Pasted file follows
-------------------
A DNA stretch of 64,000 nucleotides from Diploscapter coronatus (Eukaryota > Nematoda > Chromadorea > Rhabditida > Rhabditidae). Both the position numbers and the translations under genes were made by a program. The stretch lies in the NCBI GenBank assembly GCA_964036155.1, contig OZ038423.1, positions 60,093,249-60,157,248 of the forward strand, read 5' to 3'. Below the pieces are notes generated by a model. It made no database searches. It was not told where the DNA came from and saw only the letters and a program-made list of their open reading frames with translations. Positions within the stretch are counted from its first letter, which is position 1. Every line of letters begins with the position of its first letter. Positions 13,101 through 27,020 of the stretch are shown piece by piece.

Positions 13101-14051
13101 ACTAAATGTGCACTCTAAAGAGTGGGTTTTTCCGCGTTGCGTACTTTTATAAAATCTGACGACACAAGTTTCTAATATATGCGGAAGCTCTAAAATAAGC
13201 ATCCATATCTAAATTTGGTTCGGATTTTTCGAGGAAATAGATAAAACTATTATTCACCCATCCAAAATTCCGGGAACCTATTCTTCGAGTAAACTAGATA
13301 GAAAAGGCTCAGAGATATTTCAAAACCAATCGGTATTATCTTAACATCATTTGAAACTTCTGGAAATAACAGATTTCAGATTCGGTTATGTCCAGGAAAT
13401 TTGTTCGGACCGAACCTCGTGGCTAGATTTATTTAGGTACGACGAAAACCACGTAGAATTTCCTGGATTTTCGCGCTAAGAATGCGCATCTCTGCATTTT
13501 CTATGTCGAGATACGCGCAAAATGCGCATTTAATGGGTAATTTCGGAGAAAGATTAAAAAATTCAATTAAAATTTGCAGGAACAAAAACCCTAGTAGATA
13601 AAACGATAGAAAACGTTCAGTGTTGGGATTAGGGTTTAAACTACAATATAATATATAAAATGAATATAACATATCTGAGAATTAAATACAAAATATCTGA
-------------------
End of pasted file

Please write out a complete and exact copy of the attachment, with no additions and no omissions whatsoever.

A DNA stretch of 64,000 nucleotides from Diploscapter coronatus (Eukaryota > Nematoda > Chromadorea > Rhabditida > Rhabditidae). Both the position numbers and the translations under genes were made by a program. The stretch lies in the NCBI GenBank assembly GCA_964036155.1, contig OZ038423.1, positions 60,093,249-60,157,248 of the forward strand, read 5' to 3'. Below the pieces are notes generated by a model. It made no database searches. It was not told where the DNA came from and saw only the letters and a program-made list of their open reading frames with translations. Positions within the stretch are counted from its first letter, which is position 1. Every line of letters begins with the position of its first letter. Positions 13,101 through 27,020 of the stretch are shown piece by piece.

Positions 13101-14051
13101 ACTAAATGTGCACTCTAAAGAGTGGGTTTTTCCGCGTTGCGTACTTTTATAAAATCTGACGACACAAGTTTCTAATATATGCGGAAGCTCTAAAATAAGC
13201 ATCCATATCTAAATTTGGTTCGGATTTTTCGAGGAAATAGATAAAACTATTATTCACCCATCCAAAATTCCGGGAACCTATTCTTCGAGTAAACTAGATA
13301 GAAAAGGCTCAGAGATATTTCAAAACCAATCGGTATTATCTTAACATCATTTGAAACTTCTGGAAATAACAGATTTCAGATTCGGTTATGTCCAGGAAAT
13401 TTGTTCGGACCGAACCTCGTGGCTAGATTTATTTAGGTACGACGAAAACCACGTAGAATTTCCTGGATTTTCGCGCTAAGAATGCGCATCTCTGCATTTT
13501 CTATGTCGAGATACGCGCAAAATGCGCATTTAATGGGTAATTTCGGAGAAAGATTAAAAAATTCAATTAAAATTTGCAGGAACAAAAACCCTAGTAGATA
13601 AAACGATAGAAAACGTTCAGTGTTGGGATTAGGGTTTAAACTACAATATAATATATAAAATGAATATAACATATCTGAGAATTAAATACAAAATATCTGA